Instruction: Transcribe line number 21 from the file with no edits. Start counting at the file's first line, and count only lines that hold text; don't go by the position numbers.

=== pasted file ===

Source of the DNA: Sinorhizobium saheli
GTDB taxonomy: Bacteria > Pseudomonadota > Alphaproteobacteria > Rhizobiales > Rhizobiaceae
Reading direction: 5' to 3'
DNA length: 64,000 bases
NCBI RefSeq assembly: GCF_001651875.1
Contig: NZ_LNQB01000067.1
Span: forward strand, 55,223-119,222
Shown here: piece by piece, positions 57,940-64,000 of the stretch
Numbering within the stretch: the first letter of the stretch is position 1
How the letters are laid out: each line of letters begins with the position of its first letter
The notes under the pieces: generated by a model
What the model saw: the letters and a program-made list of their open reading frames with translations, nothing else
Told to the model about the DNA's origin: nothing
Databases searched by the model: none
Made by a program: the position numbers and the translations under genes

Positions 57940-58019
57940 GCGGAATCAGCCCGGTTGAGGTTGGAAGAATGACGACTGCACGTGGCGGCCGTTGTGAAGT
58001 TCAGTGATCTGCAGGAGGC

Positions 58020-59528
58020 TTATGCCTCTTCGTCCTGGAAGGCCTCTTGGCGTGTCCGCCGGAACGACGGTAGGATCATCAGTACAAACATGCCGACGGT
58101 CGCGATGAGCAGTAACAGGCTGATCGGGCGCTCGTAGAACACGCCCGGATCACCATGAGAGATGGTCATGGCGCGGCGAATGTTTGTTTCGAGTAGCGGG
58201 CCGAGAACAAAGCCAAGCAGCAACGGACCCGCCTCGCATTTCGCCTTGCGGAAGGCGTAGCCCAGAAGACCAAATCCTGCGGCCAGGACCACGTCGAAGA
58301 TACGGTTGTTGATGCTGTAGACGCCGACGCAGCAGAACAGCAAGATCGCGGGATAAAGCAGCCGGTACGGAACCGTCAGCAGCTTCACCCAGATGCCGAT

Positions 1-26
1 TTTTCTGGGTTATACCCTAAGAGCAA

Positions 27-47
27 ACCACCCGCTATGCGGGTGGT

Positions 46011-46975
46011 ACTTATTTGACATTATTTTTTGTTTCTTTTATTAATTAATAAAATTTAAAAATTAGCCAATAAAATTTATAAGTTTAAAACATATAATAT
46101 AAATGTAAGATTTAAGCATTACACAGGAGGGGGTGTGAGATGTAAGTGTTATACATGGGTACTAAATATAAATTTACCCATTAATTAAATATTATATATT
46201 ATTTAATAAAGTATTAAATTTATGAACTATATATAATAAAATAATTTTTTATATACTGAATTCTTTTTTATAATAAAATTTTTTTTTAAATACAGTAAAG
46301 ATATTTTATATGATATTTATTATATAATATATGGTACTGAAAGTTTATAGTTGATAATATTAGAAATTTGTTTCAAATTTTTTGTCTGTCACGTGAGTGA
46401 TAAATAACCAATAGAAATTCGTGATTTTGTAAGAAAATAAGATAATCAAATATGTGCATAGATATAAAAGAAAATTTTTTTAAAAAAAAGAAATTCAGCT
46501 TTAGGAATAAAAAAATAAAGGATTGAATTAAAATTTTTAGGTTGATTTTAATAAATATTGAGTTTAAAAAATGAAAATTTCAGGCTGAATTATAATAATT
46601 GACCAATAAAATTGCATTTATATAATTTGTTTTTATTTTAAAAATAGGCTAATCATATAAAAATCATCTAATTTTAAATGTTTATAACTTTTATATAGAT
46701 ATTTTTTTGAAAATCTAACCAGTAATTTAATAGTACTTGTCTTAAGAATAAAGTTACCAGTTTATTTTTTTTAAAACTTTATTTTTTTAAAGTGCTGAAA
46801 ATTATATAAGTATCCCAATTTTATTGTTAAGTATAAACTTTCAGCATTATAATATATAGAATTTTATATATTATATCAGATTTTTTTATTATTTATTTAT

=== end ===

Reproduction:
58101 CGCGATGAGCAGTAACAGGCTGATCGGGCGCTCGTAGAACACGCCCGGATCACCATGAGAGATGGTCATGGCGCGGCGAATGTTTGTTTCGAGTAGCGGG